Path and site effects deduced from transfrontier internet macroseismic data of two recent M4 earthquakes in NW Europe
Koen Van Noten1, Thomas Lecocq1, Christophe Sira2, Klaus-G. Hinzen3, and Thierry Camelbeeck11Royal Observatory of Belgium, Seismology - Gravimetry, Ringlaan 3, B-1180 Brussels, Belgium 2French Central Seismological Office, University of Strasbourg, Rue René Descartes 5, 67084 Strasbourg Cedex, France 3University of Cologne, Bensberg Erdbebenstation,Vinzenz - Pallotti - Stasse 26, D-51429 Bergisch Gladbach, Germany
Received: 03 Nov 2016 – Accepted for review: 07 Nov 2016 – Discussion started: 09 Nov 2016
Abstract. The online collection of earthquake testimonies in Europe is strongly fragmented across numerous seismological agencies. This paper demonstrates how collecting and merging “Did You Feel It?” (DYFI) institutional macroseismic data strongly improves the quality of real-time intensity maps. Instead of using ZIP code Community Internet Intensity Maps we geocode individual response addresses for location improvement, assign intensities to grouped answers within 100 km2 grid cells, and generate intensity attenuation relations from the grid cell intensities. Grid cell intensity maps are less subjective and illustrate a more homogeneous intensity distribution than the ZIP code intensity maps. Using grid cells for ground motion analysis offers an advanced method for exchanging transfrontier equal-area intensity data without sharing any personal’s information. The applicability of the method is demonstrated on the DYFI responses of two well-felt earthquakes: the 8 September 2011 ML 4.3 (MW 3.7) Goch (Germany) and the 22 May 2015 ML 4.2 (MW 3.7) Ramsgate (UK) earthquakes. Both events resulted in non-circular distribution of intensities which is not explained by geometrical amplitude attenuation alone but illustrates an important low-pass filtering due the sedimentary cover above the Anglo-Brabant Massif and in the Lower Rhine Graben. Our study illustrates the effect of increasing bedrock depth on intensity attenuation and the importance of the WNW-ESE Caledonian structural axis of the Anglo-Brabant Massif on seismic wave propagation: seismic waves are less attenuated – high Q – along the strike of the massif but are stronger attenuated – low Q – perpendicular to this structure, especially when they cross rheologically different seismotectonic units that are separated by crustal-rooted faults.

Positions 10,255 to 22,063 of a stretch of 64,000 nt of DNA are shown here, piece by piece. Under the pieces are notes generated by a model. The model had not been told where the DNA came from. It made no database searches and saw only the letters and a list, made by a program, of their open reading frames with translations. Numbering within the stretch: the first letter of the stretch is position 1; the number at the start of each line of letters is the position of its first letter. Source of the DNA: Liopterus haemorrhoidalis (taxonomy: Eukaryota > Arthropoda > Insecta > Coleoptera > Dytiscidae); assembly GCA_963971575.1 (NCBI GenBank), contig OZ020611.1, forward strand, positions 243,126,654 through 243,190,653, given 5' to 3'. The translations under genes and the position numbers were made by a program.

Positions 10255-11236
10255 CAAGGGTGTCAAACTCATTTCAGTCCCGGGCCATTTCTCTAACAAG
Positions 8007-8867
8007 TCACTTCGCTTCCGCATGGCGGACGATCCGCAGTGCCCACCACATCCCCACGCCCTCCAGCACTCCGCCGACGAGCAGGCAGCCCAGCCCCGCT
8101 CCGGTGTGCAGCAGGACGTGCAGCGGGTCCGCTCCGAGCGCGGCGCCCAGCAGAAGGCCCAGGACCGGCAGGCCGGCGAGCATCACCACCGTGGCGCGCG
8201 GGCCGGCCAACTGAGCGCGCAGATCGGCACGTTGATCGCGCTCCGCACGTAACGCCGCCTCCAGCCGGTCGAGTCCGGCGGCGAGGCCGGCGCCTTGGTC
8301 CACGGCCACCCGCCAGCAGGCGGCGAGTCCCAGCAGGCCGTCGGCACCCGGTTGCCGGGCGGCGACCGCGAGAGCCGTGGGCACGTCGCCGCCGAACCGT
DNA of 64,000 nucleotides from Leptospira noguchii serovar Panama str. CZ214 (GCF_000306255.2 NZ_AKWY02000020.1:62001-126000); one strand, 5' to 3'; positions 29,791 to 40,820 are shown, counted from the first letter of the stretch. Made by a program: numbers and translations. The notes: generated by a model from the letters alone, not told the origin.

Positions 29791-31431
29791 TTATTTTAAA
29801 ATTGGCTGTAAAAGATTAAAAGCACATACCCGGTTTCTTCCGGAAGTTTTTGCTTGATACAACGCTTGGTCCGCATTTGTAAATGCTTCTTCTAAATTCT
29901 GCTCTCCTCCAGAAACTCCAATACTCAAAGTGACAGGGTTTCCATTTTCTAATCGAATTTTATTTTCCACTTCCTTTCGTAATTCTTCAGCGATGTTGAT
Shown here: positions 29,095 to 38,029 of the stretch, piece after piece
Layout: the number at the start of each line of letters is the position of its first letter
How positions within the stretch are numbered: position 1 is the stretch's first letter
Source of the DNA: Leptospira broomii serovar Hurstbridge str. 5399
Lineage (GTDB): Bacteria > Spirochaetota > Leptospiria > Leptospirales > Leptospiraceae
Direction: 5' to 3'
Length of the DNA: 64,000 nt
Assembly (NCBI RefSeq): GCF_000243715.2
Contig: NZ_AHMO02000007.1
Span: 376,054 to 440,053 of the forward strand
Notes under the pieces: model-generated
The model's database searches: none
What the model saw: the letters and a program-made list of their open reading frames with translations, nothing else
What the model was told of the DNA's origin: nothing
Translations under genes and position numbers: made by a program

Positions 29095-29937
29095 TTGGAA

Van Noten, K., Lecocq, T., Sira, C., Hinzen, K.-G., and Camelbeeck, T.: Path and site effects deduced from transfrontier internet macroseismic data of two recent M4 earthquakes in NW Europe, Solid Earth Discuss., doi:10.5194/se-2016-150, in review, 2016.